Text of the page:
Interstate 69 in Arkansas

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Future Interstate 69

Proposed I-69 corridor in pink and future I-530 in blue
Route information
Maintained by ArDOT
Length185 mi (298 km)
StatusOne section (Monticello Bypass) open with 2 lanes of traffic (signed as US 278 Byp.);[1] remainder of route in various stages of design and land acquisition
Major junctions
South end I-69 at Louisiana state line
Major intersections
North end I-69 / US 278 at Mississippi state line
CountryUnited States
Highway system

Interstate 69 (I-69) is a proposed Interstate Highway that will pass through the southeastern part of the US state of Arkansas. Signs indicating the corridor of the Interstate have been placed at various highways throughout the state. The only section of Future I-69 that is currently open to traffic is the 8.5-mile (13.7 km) eastern leg of the Monticello Bypass. This section of the Monticello Bypass is currently two lanes and signed as US Highway 278 Bypass (US 278 Byp.). As of March 2023, a second section between the eastern end of the Monticello Bypass and Highway 293 (AR 293) is under construction and will be temporarily designated as AR 569 upon opening, until the remainder of I-69 through Arkansas is completed.

Planned extension

I-69 has been divided into a number of sections of independent utility (SIUs).

SIU 12 (Arkansas portion)

I-69 will enter Arkansas on the planned Charles W. Dean Bridge south of Arkansas City, then continue west to US 65 near McGehee; US 278 will also be rerouted there from its present crossing with US 82 at the Greenville Bridge. This is the western portion of SIU 12; the remaining portion consists of the east end of the Dean Bridge, near Greenville, Mississippi. Environmental studies for this segment, including the Dean Bridge, have been completed and the Federal Highway Administration (FHWA) issued a record of decision (ROD) approving the route through SIU 12 in 2004.

On October 15, 2006, the FHWA directed the Arkansas Highway and Transportation Department (AHTD) to begin land acquisition for I-69 from US 65 to the west bank of the Mississippi River where the Dean Bridge will be built.[2] The first phase of this section was funded for FY2010 in AHTD's 2010–2013 Statewide Transportation Improvement Plan (STIP).[3] In January 2017, AHTD reported that the Arkansas portion of SIU 12, including the Charles W. Dean Bridge, is "shovel ready", pending receipt of funding and completion of any actions required on the part of Mississippi to begin construction on the bridge.

SIU 13

US 278 will leave I-69 near McGehee and rejoin its existing routing. I-69 will continue on a separate alignment to Monticello, where it will meet the I-530 extension, then bypass Wilmar and Warren to the south and turn to the southwest, crossing the Ouachita River and running north of El Dorado near Louann to meet US 82 west of El Dorado between Magnolia and El Dorado.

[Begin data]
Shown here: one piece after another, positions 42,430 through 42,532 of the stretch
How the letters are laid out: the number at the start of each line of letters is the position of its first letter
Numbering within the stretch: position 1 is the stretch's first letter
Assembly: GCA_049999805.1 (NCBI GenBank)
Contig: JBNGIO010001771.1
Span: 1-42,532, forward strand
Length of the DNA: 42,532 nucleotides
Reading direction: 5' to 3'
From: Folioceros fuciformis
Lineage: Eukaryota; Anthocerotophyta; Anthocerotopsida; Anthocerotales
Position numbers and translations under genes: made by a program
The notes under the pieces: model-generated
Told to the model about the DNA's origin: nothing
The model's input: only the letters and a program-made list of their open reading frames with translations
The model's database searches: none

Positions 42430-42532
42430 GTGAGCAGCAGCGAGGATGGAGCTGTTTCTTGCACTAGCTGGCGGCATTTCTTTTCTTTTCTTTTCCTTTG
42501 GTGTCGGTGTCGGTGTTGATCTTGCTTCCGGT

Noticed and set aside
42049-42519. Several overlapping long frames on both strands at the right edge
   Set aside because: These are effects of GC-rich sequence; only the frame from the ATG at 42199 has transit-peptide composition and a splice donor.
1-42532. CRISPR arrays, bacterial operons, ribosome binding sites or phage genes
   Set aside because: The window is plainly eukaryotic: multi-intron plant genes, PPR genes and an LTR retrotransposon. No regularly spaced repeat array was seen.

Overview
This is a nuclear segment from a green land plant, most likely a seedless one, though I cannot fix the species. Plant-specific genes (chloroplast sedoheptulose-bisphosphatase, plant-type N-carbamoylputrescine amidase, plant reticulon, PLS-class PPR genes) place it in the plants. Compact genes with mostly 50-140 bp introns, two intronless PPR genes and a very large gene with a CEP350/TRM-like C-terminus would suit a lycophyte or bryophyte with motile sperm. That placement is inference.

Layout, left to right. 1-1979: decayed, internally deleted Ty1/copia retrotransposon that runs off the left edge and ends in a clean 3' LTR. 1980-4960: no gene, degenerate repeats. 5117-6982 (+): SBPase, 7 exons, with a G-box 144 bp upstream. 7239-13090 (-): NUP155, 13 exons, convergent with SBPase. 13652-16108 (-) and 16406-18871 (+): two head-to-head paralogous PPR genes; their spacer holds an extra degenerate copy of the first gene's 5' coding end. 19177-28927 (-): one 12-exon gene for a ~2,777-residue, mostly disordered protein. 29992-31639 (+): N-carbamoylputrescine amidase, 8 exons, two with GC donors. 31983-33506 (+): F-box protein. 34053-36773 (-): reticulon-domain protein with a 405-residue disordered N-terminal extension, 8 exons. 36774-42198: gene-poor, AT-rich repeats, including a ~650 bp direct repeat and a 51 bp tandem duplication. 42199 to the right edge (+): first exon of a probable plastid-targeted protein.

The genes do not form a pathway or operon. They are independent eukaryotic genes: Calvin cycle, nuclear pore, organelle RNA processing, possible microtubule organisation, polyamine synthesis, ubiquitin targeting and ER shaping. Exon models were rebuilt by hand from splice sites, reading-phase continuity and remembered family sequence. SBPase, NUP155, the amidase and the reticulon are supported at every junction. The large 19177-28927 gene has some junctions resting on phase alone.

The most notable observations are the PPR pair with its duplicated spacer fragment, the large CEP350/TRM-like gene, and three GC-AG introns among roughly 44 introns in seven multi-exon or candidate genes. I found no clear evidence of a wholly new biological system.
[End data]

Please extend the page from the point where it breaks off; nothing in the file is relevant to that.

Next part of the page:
The final environmental impact statement (EIS) on SIU 13 was completed in April 2006, and the FHWA issued an ROD approving the EIS on May 25, 2006. This 103-mile (166 km) segment is currently in the final design phase, with construction expected to cost $784 million.[4] Arkansas further divides SIU 13 into several smaller segments. Construction on the first leg of SIU 13, the 8.5-mile (13.7 km) eastern leg of the Monticello Bypass between US 425 and US 278 east of Monticello, began in November 2011.[5] The first two lanes of the Monticello Bypass (initially signed as US 278 Byp.) opened to traffic on October 11, 2018, and represents the first I-69 mainline project to be completed in Arkansas. Arkansas submitted a $25-million FASTLane grant application to the FHWA in May 2016 to continue design and right-of-way acquisition for the 25-mile (40 km) section of I-69 between Monticello and McGehee.[6] In November 2016, AHTD submitted a revision to its FASTLane grant application requesting additional funds to include construction of the McGehee to Monticello section.[7] According to the 2021–2024 STIP, $69 million (equivalent to $80 million in 2023[8]) is planned in FY2022 to begin construction on two lanes of the Monticello–McGhee section.[9] Construction began following a groundbreaking ceremony on December 23, 2022.[10][11] Phase 1 will be from US 278 at the northern end of the Monticello Bypass to AR 293. Phase 2, which has yet to begin construction, will be from AR 293 to US 65. An additional $4.9 million (equivalent to $5.76 million in 2023[8]) was allocated in FY2019 to continue design and right-of-way acquisition for the western section of the Monticello Bypass.[12]

SIU 14

From US 82, I-69 will continue to the southwest, crossing the Louisiana state line near Haynesville, Louisiana. Arkansas and Louisiana officials continue to work on the draft EIS for this portion of the route, with some changes being made with public inputs.

SIU 28